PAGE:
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In this tutorial, I am going to build an automation framework to test Springboot application with Cucumber and Rest Assured.

What is Springboot?

Spring Boot is an open-source micro framework maintained by a company called Pivotal. It provides Java developers with a platform to get started with an auto configurable production-grade Spring application. With it, developers can get started quickly without losing time on preparing and configuring their Spring application.

What is Cucumber?

Cucumber is a software tool that supports behavior-driven development (BDD). Cucumber can be defined as a testing framework, driven by plain English. It serves as documentation, automated tests, and a development aid – all in one.

This framework consists of:

  1. Springboot – 2.5.2
  2. Cucumber – 6.10.4
  3. Java 11
  4. JUnit – 4.12
  5. Maven – 3.8.1
  6. RestAssured – 4.3.3

Steps to setup Cucumber Test Automation Framework for API Testing using Rest-Assured

  1. Add SpringbootTest, Rest-Assured and Cucumber dependencies to the project
  2. Create a directory src/test/resources and create a feature file under src/test/resources
  3. Create the Step Definition class or Glue Code for the Test Scenario
  4. Create a Cucumber Runner class
  5. Run the tests from JUnit
  6. Run the tests from Command Line
  7. Cucumber Report Generation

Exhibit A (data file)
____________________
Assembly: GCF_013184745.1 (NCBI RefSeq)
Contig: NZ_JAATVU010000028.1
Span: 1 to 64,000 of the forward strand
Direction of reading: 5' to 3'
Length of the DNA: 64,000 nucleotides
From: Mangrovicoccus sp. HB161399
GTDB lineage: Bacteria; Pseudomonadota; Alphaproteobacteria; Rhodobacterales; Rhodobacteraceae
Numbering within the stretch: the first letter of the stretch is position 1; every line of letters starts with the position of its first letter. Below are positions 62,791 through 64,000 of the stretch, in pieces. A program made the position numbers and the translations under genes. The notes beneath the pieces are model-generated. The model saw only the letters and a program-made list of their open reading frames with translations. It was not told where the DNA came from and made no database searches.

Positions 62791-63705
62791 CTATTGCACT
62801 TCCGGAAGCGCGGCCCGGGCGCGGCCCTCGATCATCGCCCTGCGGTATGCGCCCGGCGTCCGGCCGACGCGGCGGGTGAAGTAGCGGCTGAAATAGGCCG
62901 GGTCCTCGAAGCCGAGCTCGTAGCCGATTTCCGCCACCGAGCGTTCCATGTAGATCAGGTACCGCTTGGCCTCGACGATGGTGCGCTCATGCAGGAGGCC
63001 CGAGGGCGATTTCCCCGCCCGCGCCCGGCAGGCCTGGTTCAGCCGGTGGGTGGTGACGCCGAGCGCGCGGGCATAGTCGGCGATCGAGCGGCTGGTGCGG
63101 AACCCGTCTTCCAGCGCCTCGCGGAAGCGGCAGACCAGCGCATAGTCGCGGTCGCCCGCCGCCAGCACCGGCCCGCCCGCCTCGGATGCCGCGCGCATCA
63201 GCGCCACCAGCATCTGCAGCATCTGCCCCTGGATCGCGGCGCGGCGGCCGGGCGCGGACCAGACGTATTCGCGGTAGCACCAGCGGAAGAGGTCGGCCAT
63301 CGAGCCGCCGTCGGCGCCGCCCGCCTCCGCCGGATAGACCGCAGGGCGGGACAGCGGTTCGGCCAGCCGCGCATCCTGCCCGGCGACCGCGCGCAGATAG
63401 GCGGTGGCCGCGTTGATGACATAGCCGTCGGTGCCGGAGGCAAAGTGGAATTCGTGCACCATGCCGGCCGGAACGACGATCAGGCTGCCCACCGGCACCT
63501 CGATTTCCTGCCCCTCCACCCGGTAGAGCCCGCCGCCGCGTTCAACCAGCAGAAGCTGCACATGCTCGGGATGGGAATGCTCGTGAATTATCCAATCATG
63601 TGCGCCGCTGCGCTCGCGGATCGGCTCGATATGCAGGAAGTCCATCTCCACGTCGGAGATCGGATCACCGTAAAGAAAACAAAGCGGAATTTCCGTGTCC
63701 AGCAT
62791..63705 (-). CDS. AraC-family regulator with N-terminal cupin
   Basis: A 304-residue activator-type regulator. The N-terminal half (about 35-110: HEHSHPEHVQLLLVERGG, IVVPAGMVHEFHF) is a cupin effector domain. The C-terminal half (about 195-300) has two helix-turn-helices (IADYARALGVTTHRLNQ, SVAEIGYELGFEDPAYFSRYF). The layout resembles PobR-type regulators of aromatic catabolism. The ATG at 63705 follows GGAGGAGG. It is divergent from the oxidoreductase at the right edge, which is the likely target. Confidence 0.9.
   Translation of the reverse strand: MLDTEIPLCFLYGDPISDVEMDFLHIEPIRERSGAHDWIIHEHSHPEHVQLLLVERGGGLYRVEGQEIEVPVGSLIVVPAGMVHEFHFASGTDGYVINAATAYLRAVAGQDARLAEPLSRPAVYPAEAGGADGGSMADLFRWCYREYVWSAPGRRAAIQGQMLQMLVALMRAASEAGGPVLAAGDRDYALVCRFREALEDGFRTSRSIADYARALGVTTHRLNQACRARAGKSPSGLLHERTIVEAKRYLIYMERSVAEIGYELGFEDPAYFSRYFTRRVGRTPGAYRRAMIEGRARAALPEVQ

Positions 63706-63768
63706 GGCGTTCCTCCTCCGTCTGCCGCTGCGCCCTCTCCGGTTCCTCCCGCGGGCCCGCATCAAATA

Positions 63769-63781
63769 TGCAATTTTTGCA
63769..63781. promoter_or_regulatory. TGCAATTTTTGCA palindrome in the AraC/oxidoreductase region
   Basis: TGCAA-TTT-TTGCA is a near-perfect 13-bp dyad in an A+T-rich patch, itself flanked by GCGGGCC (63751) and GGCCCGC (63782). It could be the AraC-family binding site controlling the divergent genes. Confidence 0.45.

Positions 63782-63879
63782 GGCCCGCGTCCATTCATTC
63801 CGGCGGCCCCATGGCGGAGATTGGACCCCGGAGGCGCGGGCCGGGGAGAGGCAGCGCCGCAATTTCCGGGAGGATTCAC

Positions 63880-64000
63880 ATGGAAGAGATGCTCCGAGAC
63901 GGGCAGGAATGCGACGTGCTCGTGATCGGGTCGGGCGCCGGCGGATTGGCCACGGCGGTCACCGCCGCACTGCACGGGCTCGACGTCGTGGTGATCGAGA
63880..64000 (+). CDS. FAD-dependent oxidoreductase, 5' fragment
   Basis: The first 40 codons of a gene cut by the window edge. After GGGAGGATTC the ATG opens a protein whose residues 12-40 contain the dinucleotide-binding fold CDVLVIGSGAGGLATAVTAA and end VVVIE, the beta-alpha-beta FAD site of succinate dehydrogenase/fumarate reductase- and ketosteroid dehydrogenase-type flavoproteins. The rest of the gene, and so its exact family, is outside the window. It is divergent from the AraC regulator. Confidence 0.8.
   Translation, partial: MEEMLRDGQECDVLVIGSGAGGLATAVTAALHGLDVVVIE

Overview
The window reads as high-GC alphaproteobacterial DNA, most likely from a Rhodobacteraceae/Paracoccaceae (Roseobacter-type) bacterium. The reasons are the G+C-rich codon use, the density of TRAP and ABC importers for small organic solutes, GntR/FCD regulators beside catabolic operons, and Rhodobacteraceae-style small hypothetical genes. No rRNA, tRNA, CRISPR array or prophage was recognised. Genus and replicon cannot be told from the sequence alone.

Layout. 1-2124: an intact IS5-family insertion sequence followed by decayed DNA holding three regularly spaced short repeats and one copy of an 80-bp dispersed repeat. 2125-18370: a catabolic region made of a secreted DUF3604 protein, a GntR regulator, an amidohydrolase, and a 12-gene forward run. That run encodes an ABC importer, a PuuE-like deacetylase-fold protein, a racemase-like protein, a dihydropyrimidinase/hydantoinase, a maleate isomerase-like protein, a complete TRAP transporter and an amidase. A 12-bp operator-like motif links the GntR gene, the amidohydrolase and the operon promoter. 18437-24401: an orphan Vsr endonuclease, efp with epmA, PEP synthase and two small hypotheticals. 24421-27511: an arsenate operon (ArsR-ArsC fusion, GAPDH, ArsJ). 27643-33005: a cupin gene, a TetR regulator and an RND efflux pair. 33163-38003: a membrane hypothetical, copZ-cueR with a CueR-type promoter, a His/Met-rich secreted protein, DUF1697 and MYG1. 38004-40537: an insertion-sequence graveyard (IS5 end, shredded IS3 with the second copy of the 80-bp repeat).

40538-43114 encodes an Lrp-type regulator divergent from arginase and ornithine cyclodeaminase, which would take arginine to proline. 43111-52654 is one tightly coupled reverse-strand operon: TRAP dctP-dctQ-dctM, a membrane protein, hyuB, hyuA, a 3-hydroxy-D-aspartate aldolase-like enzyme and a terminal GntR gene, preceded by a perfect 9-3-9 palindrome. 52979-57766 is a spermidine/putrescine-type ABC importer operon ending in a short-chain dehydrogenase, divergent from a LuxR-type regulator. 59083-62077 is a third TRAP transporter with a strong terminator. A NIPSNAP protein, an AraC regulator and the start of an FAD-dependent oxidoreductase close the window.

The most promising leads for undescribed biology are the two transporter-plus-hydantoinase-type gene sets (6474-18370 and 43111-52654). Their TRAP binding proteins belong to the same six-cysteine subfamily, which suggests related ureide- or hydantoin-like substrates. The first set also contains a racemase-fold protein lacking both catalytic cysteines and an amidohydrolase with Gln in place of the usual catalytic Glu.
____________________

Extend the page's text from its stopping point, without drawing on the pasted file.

Below is the structure of a SpringBoot  application project

Below are various Java classes present in a SpringBoot REST Application.

  • SpringBootRestServiceApplication.java – The Spring Boot Application class generated with Spring Initializer. This class acts as the launching point for application.
  • pom.xml – Contains all the dependencies needed to build this project. 
  • Student.java – This is JPA Entity for Student class
  • StudentRepository.java – This is JPA Repository for Student. This is created using Spring Data JpaRepository.
  • StudentController.java – Spring Rest Controller exposing all services on the student resource.
  • CustomizedExceptionHandler.java – This implements global exception handling and customize the responses based on the exception type.
  • ErrorDetails.java – Response Bean to use when exceptions are thrown from API.
  • StudentNotFoundException.java – Exception thrown from resources when student is not found.